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Dec 2013 Journal

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The Miliband controversy in historical perspective

Those familiar with the tactics of the British press will not be surprised at its attempts to use the background of the Miliband brothers against them once they gained high office - David Miliband as Foreign Secretary in the last Labour government, Ed Miliband as leader of the Labour Party in opposition.
When the Germans invaded Belgium in May 1940, the Milibands’ grandfather, Samuel Miliband, a Polish-born Jew living in Brussels, fled with his 16-year-old son Adolphe on foot to Ostend, where they were fortunate enough to board a ship that brought them to Britain as Jewish refugees. Adolphe changed his name to Ralph, volunteered for the Royal Navy – as he was not a British citizen he could not be compelled to join up – and later became a well-known Marxist academic at the London School of Economics. He was the father of David and Ed. Samuel Miliband spent the war years in Britain and went back to Belgium in 1946. But the difficulties he encountered there caused him to apply to the British authorities to return to Britain in 1948; in the event, it took him several years and repeated applications before he was granted permission to return in 1953.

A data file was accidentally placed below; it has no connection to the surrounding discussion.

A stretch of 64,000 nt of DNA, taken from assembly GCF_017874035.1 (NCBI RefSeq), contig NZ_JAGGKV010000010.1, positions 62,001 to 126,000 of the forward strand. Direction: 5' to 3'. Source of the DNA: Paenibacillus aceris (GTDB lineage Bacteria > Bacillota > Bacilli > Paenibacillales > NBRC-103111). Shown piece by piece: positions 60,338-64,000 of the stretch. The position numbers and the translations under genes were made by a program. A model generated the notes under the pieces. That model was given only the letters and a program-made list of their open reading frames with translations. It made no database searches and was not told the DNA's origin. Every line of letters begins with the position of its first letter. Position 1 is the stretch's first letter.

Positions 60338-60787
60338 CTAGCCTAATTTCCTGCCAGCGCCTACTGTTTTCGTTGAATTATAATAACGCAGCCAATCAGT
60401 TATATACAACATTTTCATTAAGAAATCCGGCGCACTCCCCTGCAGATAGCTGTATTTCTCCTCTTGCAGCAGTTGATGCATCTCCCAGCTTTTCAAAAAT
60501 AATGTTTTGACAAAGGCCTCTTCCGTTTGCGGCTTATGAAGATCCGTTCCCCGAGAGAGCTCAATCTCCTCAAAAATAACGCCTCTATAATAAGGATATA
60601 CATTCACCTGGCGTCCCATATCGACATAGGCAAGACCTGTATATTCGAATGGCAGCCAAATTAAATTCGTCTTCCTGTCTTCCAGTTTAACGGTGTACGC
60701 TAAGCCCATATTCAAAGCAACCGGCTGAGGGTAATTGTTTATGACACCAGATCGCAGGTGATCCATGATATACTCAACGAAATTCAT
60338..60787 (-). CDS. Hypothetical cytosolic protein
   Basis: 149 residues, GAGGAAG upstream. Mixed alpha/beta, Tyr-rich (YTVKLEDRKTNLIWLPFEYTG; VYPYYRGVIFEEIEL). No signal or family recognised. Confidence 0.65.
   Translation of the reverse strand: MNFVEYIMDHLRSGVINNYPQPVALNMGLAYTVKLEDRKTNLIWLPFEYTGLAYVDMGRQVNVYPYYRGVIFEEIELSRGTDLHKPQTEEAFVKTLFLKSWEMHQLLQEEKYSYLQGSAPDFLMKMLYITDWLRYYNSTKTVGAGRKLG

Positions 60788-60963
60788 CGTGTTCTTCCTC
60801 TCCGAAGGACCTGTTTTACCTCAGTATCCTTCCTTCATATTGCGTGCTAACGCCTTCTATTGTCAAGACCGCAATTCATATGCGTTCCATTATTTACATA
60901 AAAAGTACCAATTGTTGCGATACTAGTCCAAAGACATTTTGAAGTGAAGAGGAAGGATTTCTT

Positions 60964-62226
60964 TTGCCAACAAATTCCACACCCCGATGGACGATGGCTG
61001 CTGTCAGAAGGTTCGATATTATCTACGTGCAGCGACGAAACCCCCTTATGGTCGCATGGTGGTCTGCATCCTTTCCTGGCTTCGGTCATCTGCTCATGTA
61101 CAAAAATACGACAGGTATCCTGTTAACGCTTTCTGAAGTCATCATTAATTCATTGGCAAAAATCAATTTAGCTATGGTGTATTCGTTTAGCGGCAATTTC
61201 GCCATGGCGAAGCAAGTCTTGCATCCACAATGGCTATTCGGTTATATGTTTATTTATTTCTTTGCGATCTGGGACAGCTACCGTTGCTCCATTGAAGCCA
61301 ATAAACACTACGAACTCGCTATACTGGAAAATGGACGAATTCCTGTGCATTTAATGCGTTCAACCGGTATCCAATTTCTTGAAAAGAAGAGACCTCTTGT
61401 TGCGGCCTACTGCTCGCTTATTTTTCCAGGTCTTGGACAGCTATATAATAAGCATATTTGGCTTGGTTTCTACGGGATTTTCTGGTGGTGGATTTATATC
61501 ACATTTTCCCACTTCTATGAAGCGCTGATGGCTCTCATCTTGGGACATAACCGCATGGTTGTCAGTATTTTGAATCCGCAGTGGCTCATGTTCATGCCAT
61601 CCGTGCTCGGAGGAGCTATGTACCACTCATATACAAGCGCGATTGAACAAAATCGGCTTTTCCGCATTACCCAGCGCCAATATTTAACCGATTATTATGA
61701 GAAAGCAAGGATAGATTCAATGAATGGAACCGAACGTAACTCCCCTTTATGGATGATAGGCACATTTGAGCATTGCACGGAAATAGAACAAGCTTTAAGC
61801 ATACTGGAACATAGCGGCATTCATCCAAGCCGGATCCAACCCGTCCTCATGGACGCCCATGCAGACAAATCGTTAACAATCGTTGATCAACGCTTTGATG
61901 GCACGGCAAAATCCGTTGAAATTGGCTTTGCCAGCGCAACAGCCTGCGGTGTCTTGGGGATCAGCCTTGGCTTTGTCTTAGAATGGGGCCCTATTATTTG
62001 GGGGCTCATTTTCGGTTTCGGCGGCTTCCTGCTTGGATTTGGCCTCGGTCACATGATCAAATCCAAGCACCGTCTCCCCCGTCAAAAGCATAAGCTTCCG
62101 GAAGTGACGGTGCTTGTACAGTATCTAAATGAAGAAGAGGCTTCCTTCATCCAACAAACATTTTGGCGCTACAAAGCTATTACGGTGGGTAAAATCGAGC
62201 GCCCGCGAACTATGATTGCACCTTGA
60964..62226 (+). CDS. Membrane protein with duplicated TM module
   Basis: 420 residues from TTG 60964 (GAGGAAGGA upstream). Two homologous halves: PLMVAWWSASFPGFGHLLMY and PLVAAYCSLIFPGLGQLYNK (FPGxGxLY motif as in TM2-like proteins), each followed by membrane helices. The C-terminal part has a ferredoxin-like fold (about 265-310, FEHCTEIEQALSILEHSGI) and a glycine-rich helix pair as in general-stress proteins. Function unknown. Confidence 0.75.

The Sunday Times was the first to try to use the Milibands’ refugee background against them. On 6 April 2008, it ran an article claiming that in 1949 ‘the family of David Miliband, the foreign secretary, was branded untrustworthy and misleading by Home Office and Foreign Office when it tried to migrate to Britain’. At the suggestion of AJR Chairman Andrew Kaufman, I wrote a letter to The Times, protesting that this was a travesty of the truth. The real issue in this case was not the dishonest or underhand methods allegedly employed by Samuel Miliband in seeking re-admission to Britain, but the systematic attempts of the Home Office to refuse entry to Jews from Europe, even after the Holocaust. The Home Office decided in 1945 to restrict the number of Jews admitted to post-war Britain to two specific categories: about 1,000 child survivors from concentration camps were admitted, as were a modest number of ‘distressed persons’, camp survivors, mostly children or elderly people, who had relatives already living in Britain. As a response to the sufferings of the large numbers of displaced Jews in post-war Europe, this was grossly inadequate.